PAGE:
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Thursday, May 20, 2021

Court Addresses PSEBA Benefits and Medicare Eligibility

An Illinois Appellate Court recently issued an opinion regarding the Public Safety Employment Benefits Act (PSEBA). In McCaffey v. Village of Hoffman Estates, the Appellate Court ruled that the Village was not obligated to pay insurance premiums for beneficiaries who had become eligible for Medicare coverage. 

One of the plaintiffs, a former police officer, was injured in the line of duty and applied for PSEBA health insurance benefits for his family and himself. Those benefits were granted by the Village in 2006. Some time around 2015, the former officer and his wife became eligible for Medicare based on disability. The Village notified plaintiffs that it would stop paying insurance benefits and sought recovery of health insurance premiums paid from 2015 to 2018. The Village also stopped providing insurance to plaintiffs in 2018, asserting that their eligibility for Medicare coverage relieved the Village from paying any further PSEBA benefits. 

Plaintiffs sued, claiming that their eligibility for Medicare coverage did not relieve the Village from paying for their health insurance premiums through PSEBA. The trial court granted the Village's motion to dismiss the plaintiffs' complaint, finding that the Village was no longer obligated to pay PSEBA benefits once the plaintiffs became eligible for Medicare. Plaintiffs appealed.

On appeal, the Appellate Court first noted that the PSEBA statute provides that the Village's obligation to provide PSEBA benefits is reduced or eliminated by health insurance benefits payable from another source. The Court noted that a previous court ruling had already interpreted that provision to apply to Medicare eligibility. The Court then rejected plaintiffs' argument that the former officer had "current employment status" with the Village such that his Medicare benefits would only be considered a secondary payer and not a replacement for PSEBA benefits.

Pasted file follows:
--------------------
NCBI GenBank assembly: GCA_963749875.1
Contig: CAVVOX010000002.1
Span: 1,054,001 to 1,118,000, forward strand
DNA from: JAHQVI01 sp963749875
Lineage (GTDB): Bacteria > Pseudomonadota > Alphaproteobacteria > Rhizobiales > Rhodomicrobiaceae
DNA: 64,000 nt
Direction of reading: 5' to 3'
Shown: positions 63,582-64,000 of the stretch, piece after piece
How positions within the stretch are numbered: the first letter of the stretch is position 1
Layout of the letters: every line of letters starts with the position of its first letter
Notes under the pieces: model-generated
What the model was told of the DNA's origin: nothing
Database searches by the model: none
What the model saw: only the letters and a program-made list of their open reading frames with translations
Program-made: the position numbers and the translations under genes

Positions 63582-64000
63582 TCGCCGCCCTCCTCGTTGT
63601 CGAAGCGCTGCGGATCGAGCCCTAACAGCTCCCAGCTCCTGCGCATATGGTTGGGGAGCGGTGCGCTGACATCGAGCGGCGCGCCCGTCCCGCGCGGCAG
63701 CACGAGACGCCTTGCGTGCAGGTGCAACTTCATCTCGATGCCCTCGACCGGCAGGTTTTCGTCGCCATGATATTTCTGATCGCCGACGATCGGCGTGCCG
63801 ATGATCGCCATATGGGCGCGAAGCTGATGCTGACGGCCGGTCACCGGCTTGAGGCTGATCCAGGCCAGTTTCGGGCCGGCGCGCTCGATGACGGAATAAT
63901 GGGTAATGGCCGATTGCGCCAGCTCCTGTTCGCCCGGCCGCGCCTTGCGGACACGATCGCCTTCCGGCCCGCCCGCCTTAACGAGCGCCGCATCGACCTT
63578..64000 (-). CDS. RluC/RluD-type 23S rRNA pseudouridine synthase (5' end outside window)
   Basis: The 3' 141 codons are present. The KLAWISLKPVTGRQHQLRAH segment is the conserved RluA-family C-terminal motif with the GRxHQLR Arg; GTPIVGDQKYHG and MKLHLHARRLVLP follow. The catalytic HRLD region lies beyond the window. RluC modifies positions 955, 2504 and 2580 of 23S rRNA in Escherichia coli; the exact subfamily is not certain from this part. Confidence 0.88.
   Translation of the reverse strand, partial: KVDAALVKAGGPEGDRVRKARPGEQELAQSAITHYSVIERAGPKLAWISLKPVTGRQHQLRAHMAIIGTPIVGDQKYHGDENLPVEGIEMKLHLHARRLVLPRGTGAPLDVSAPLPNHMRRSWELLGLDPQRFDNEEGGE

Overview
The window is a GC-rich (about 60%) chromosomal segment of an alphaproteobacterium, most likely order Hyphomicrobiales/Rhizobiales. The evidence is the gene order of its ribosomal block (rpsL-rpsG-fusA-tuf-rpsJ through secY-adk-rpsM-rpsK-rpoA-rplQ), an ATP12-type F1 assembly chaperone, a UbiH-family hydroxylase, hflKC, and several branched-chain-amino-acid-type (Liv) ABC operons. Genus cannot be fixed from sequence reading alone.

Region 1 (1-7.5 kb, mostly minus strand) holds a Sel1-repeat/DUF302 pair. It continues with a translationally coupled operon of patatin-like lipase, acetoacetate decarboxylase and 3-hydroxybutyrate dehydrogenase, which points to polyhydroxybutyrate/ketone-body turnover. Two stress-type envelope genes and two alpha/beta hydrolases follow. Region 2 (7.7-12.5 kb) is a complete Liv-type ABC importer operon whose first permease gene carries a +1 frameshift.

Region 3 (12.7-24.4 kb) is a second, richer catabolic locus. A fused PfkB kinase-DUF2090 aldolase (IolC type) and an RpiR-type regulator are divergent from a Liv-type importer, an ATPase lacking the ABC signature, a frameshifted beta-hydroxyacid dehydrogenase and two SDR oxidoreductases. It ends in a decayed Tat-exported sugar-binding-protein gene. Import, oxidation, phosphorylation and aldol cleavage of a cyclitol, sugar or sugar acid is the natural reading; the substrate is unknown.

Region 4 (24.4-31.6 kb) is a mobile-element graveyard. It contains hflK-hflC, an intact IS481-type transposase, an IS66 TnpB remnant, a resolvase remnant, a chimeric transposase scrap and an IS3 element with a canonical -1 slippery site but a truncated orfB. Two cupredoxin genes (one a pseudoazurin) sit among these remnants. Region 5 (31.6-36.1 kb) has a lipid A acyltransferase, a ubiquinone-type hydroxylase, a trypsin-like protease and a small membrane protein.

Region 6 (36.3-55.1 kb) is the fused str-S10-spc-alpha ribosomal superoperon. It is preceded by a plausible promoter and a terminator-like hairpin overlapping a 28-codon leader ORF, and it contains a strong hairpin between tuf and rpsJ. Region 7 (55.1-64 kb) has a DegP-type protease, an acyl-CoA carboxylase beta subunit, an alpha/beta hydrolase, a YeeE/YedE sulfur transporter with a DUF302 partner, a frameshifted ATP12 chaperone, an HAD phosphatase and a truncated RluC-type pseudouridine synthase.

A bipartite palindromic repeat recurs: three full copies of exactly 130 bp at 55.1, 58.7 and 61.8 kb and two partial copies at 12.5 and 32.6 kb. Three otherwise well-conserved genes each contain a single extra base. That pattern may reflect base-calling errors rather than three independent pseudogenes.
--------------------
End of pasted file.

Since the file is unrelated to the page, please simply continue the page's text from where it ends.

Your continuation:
Finally, the Court addressed plaintiffs' claim that PSEBA benefits should not have been completely eliminated, and instead the Village should have been responsible for the difference in coverage between Medicare and the coverage provided by the Village through PSEBA. The Court noted that the PSEBA statute is not clear on whether a municipality is responsible for the difference in coverage, raising a number of unanswered questions for municipalities in interpreting and applying the statute when other coverage is available. The Court noted that a clarification of this issue would be better addressed by the legislature, not the courts, and concluded that where a recipient is eligible for Medicare coverage, it will "reduce" the Village's obligation to provide PSEBA benefits to zero. 


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